John Lennon: Shocking Secrets Of The Night He Was Murdered
John Lennon was shot outside of his New York City home by a crazed gunman on the night of December 8, 1980 — and The ENQUIRER was there to capture all the bizarre details of that tragic night! The country's top entertainment reporters soon provided the world with bombshell exclusives revealing how psycho killer Mark David Chapman went from being an obsessive Beatles fan to being a Beatles assassin! The ENQUIRER even gave John's fans one last chance to mourn with the last photograph ever taken of the hit songwriter — just hours before his body was cremated!
Photo credit: National ENQUIRER
Mark David Chapman "killed Lennon because his twisted mind saw [John] as the anti-Christ," a close friend of Chapman's revealed to The ENQUIRER. John was on the verge of a major comeback in 1980, having just released "Double Fantasy" with his wife Yoko Ono as his first recording after a five-year retirement. But as revealed by the insider, Chapman saw the former Beatle as "demonic figure," and was convinced that Lennon's comeback would lead people away from God!
The ENQUIRER also had the inside story on how Chapman's obsession with Lennon had turned him into a ticking time-bomb. The crazed killer's arrest didn't come as a shock to people who had recently met the 25-year-old Chapman. Just weeks before leaving on his deadly mission to New York City, Chapman (seen above in a photo with a former coworker) blew up at the mention of John's name, and accused the singer of "thinking he's Christ!"
On December 6, The ENQUIRER revealed, Chapman took a cab in Manhattan after having flown to the city from Hawaii. The driver, Mark Snyder. told The ENQUIRER: "Chapman said, 'I've just left a recording session with John Lennon. I've worked as the sound engineer on John Lennon's records.' Then he offered me some cocaine. I refused it. but he snorted it."
Forty-eight hours later, Chapman shot his former idol while holding a copy of the book, "The Catcher in the Rye" in one hand. "The book was sort of Chapman's message." a source close to the case told The ENQUIRER. "He thought he was like the main character — an innocent telling the world about the evil around it. Lennon was the evil, and it had to be dealt with!"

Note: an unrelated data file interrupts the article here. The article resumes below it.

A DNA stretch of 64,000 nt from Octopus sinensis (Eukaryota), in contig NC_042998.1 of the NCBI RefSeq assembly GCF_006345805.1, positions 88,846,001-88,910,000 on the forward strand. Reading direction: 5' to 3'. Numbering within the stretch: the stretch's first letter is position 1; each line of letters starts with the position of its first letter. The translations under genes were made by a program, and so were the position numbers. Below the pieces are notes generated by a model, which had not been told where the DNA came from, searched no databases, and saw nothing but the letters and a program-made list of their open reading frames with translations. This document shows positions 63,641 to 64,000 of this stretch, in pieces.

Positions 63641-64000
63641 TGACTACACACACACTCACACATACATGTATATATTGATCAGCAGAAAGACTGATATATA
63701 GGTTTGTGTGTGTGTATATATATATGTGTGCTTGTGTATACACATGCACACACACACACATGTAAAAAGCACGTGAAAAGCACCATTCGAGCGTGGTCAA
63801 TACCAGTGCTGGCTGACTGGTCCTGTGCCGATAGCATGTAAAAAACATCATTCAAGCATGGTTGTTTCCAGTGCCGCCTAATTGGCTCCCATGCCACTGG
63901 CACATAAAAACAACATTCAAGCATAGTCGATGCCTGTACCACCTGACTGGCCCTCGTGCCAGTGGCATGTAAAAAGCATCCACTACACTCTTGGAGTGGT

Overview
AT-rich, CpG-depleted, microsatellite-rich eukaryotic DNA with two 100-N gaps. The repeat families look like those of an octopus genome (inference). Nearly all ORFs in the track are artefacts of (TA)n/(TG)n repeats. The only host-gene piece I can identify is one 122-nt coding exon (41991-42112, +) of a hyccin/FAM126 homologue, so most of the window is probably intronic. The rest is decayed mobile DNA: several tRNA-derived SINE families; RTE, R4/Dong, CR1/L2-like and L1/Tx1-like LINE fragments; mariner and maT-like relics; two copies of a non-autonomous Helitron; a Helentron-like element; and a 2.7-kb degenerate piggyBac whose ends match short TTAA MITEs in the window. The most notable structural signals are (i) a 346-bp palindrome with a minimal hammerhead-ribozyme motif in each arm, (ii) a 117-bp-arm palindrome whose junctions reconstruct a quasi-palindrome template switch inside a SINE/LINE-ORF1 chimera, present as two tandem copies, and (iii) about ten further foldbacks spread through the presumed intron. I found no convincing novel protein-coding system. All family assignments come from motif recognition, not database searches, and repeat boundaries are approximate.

"If Lennon had stayed in seclusion, he would be alive today," one source close to the case told The ENQUIRER. Jules Bernhardt — a Chapman family friend and psychological counselor — strongly agreed: "Chapman would never have killed Lennon had the rock star stayed in retirement. It was only when Lennon's comeback convinced Chapman that the former Beatle would again be in a position to rival Christ that a death plot was triggered by his tortured mind."
The first hint of the burning fuse inside Chapman came in 1975 when he was working at a center for Vietnamese refugees at Ft. Chaffee in Arkansas. He was discussing the Beatles with co-worker David Moore, who recalled Chapman remarking: "John Lennon shouldn't have said the Beatles are more popular than Jesus Christ. . . Its only going to bring the Beatles harm." Bernhardt also said that *Chapman saw himself as an "avenging angel." And when the killer remarked that the Beatles would come to "harm," Bernhardt said, "It was a masked threat."
The ENQUIRER would later reveal that John Lennon had been planning a Beatles reunion — a rock 'n roll dream concert that was forever shattered by Chapman's psychotic act. Lennon gave a sworn deposition in 1980 in which he said he was intent on organizing a new Beatles concert. Just 11 days before his death, Lennon had said he and his former colleagues would soon be visiting their native Liverpool, England.
Ironically, as a youngster Chapman worshipped Lennon. He styled his hair like Lennon, wore wire-rimmed glasses like the singer - and played his albums for hours on end. Then one day, when Mark was just 16, he attended a religious rally that changed his entire life. He accepted Christ, recalled a friend. "He dramatically changed his appearance from that point on. He cut his hair short and dressed much more conservatively." Tragically, Chapman was also beginning to lose his mind, culminating in one of rock 'n roll's greatest losses on December 8, 1980.